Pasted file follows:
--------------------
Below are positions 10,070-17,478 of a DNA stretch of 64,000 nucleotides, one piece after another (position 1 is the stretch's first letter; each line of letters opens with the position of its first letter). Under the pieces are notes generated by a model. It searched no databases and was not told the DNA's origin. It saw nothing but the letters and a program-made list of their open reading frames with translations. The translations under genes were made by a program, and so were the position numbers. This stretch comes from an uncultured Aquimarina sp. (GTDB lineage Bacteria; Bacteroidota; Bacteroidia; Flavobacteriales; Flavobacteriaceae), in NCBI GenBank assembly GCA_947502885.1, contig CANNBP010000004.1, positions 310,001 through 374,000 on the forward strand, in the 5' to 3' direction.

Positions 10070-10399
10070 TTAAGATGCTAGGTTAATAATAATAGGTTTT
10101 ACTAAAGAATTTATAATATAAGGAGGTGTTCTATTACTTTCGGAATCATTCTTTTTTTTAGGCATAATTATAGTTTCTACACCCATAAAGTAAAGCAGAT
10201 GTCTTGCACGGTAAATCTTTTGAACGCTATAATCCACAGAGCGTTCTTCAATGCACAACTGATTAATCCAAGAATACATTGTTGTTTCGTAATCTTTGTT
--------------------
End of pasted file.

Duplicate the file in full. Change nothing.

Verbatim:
Below are positions 10,070-17,478 of a DNA stretch of 64,000 nucleotides, one piece after another (position 1 is the stretch's first letter; each line of letters opens with the position of its first letter). Under the pieces are notes generated by a model. It searched no databases and was not told the DNA's origin. It saw nothing but the letters and a program-made list of their open reading frames with translations. The translations under genes were made by a program, and so were the position numbers. This stretch comes from an uncultured Aquimarina sp. (GTDB lineage Bacteria; Bacteroidota; Bacteroidia; Flavobacteriales; Flavobacteriaceae), in NCBI GenBank assembly GCA_947502885.1, contig CANNBP010000004.1, positions 310,001 through 374,000 on the forward strand, in the 5' to 3' direction.

Positions 10070-10399
10070 TTAAGATGCTAGGTTAATAATAATAGGTTTT
10101 ACTAAAGAATTTATAATATAAGGAGGTGTTCTATTACTTTCGGAATCATTCTTTTTTTTAGGCATAATTATAGTTTCTACACCCATAAAGTAAAGCAGAT
10201 GTCTTGCACGGTAAATCTTTTGAACGCTATAATCCACAGAGCGTTCTTCAATGCACAACTGATTAATCCAAGAATACATTGTTGTTTCGTAATCTTTGTT